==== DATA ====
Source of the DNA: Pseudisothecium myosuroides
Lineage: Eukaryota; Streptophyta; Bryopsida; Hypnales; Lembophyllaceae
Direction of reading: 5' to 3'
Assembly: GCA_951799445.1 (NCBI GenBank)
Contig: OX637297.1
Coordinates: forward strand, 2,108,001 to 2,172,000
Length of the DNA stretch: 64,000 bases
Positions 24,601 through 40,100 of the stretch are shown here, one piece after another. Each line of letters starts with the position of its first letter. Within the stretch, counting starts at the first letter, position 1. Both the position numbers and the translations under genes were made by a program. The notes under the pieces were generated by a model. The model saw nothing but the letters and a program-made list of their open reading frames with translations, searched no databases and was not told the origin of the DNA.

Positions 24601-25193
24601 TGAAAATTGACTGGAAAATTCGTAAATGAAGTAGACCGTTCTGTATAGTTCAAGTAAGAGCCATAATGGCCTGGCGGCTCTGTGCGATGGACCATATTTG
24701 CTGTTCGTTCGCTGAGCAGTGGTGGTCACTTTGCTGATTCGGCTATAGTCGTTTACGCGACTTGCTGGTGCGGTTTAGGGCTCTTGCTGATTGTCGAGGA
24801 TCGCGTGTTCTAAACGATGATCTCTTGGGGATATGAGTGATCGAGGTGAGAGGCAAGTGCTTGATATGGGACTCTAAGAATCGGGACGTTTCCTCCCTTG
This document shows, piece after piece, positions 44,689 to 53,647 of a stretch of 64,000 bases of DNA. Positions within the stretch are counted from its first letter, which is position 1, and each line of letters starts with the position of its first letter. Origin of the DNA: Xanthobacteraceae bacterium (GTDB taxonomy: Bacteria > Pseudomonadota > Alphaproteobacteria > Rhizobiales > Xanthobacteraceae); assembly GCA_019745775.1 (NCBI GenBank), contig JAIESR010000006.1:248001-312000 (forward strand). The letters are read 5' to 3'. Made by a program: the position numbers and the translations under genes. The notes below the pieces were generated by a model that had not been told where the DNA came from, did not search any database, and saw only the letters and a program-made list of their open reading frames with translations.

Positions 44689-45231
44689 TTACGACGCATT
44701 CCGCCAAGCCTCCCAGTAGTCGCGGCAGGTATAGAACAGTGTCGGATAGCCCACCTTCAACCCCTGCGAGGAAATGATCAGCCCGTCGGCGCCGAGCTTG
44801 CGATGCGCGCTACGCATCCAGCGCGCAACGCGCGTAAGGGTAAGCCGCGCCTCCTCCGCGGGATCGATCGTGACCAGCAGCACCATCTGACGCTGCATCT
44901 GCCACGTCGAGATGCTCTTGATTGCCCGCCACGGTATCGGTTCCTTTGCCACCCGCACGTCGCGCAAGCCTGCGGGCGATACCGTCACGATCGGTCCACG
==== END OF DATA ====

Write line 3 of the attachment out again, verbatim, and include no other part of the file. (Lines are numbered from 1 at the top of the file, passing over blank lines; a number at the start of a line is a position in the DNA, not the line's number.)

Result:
Direction of reading: 5' to 3'